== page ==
Seniors and Doctors: How Many is Too Many?

By May 28, 2015Archives

Declining health is a fact of life for many seniors. Many common medical diseases become more prevalent with increasing age such as arthritis, heart conditions, high blood pressure, diabetes, and neurological decline. Most of these conditions can be treated with medication but our medical system can get quite complicated.

In times past, we went to one family physician who treated most of our health conditions. Today, our medical system has become decentralized with one patient who may see multiple doctors for multiple diseases. It’s not uncommon for a senior to have three or more doctors such as a cardiologist for heart and blood pressure concerns, a neurologist or psychiatrist for mental health concerns, and endocrinologist for diabetes, a pulmonologist for COPD, emphysema or other breathing issues, and a rheumatologist for arthritis and osteoporosis.

Unfortunately, for many seniors, there is no one physician who is overseeing all of the medical treatments. This creates a situation where each physician may not know what the other doctors are doing. While the t may do his best to treat a patient’s COPD, he may be inadvertently interfering with treatments the cardiologist recommends for high blood pressure.

Research has shown that the more physicians a patient sees, the chance of medication interactions goes up. In fact, one study has shown that with just two doctors, the average senior gets 27 prescriptions and is exposed to up to 10 drug interactions each year.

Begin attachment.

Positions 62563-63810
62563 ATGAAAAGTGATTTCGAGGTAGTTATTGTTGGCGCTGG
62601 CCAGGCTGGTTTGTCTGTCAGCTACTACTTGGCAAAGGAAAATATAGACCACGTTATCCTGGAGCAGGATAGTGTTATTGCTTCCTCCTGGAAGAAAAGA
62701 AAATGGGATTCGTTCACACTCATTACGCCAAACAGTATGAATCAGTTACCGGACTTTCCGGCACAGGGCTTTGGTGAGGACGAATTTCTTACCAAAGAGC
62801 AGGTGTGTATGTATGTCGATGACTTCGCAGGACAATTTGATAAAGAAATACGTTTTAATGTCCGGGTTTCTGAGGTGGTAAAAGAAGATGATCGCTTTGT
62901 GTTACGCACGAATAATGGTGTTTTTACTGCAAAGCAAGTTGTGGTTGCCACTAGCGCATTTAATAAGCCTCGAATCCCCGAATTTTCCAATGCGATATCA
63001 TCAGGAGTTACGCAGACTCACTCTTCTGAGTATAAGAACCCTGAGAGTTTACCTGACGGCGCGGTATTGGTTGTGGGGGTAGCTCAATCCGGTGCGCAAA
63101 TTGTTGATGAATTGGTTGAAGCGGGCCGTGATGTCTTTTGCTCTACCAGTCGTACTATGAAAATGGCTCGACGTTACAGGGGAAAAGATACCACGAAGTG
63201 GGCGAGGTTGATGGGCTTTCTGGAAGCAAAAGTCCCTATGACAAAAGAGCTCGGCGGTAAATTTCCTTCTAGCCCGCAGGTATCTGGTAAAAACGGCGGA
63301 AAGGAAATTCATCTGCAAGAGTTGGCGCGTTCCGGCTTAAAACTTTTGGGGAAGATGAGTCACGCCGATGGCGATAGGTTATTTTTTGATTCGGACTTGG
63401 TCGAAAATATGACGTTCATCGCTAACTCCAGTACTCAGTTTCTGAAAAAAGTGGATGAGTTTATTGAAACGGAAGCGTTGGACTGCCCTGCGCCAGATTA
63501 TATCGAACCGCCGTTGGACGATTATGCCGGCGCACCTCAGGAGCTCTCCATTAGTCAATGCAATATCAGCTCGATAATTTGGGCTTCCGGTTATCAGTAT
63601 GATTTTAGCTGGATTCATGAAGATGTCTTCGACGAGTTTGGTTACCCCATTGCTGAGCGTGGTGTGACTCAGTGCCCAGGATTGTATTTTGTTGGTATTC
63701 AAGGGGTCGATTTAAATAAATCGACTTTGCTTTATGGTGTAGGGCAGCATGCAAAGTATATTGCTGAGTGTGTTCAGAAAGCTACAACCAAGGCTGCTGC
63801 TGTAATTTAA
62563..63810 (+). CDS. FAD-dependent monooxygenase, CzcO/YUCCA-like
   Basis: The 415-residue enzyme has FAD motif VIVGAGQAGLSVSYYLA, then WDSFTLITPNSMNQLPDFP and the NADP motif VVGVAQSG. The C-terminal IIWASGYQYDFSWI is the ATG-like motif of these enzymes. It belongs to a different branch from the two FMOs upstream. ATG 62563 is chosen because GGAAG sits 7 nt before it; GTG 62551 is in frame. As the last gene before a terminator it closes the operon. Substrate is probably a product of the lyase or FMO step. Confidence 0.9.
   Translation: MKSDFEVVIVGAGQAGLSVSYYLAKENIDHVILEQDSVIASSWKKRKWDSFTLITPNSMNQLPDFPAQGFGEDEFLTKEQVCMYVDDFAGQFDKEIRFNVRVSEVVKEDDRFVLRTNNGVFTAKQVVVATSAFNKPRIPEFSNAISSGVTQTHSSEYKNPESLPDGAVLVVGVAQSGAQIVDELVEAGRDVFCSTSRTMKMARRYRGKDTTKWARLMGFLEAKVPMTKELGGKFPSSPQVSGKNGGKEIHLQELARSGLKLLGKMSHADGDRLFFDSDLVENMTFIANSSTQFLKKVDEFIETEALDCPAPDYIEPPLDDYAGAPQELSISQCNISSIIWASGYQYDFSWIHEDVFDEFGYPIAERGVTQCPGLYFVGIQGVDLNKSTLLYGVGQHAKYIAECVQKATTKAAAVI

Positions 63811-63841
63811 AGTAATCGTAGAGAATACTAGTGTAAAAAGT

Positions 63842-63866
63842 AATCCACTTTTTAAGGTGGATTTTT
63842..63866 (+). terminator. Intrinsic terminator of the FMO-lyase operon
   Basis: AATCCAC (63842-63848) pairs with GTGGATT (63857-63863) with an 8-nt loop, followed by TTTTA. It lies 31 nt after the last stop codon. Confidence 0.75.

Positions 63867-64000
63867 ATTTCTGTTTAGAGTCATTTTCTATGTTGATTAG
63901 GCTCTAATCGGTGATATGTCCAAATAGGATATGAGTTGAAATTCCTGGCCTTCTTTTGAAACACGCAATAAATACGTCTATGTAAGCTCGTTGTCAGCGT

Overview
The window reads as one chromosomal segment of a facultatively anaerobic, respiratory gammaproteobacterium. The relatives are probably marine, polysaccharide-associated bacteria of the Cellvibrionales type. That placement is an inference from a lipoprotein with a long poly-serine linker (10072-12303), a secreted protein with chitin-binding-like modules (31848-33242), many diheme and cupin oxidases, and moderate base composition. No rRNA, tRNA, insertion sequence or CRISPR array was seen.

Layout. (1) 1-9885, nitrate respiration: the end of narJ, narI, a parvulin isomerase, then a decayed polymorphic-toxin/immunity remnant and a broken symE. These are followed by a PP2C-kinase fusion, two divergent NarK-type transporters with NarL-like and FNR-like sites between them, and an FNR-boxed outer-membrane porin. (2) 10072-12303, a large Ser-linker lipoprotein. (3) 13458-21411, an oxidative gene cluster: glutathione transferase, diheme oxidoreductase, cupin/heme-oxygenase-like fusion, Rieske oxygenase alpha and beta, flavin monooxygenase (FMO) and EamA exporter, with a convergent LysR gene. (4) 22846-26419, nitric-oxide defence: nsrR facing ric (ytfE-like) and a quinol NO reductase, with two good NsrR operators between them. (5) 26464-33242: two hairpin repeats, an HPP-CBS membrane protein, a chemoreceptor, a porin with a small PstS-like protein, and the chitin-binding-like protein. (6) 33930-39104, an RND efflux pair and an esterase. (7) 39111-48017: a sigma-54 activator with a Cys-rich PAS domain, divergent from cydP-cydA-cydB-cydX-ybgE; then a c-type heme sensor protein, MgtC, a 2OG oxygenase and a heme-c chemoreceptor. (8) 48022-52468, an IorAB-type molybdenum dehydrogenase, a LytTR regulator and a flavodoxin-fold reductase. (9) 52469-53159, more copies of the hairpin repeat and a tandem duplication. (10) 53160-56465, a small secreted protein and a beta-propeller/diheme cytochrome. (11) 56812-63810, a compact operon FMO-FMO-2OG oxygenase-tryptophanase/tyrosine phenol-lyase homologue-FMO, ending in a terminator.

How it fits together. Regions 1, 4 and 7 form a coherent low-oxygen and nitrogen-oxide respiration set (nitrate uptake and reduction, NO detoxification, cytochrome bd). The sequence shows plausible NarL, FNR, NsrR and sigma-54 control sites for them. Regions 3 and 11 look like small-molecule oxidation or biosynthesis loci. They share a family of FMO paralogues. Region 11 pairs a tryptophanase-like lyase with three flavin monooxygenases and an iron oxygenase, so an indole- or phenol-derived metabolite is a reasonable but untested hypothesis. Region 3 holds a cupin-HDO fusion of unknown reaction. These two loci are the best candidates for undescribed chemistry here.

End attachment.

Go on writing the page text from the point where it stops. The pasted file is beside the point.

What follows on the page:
To protect from this type of occurrence, there are several things that seniors or their caregivers should do:

  • Inform physicians about other medical conditions that are being treated
  • Inform physicians about all medications that are prescribed
  • Sign consent form so that each physician may receive medical information from the other physicians
  • Ask that your laboratory results be forwarded to other physicians
  • Find one doctor, usually an internist or family practitioner to act as a medical “overseer.” He or she should be aware of all medical treatments and should be mainly concerned with the “overall” picture.
  • Be sure to use only one pharmacy for all prescriptions. The pharmacist will be able to quickly identify any drug interactions and discuss them with the physician(s).
  • If there is confusion about anything, ask for an explanation. If necessary, ask for it to be explained again until the senior understands it or have the doctor explain the issue to a caregiver.
  • Making sure to provide all of the medical information to each health professional can help to avoid conflicting treatments and drug interactions which can be dangerous.

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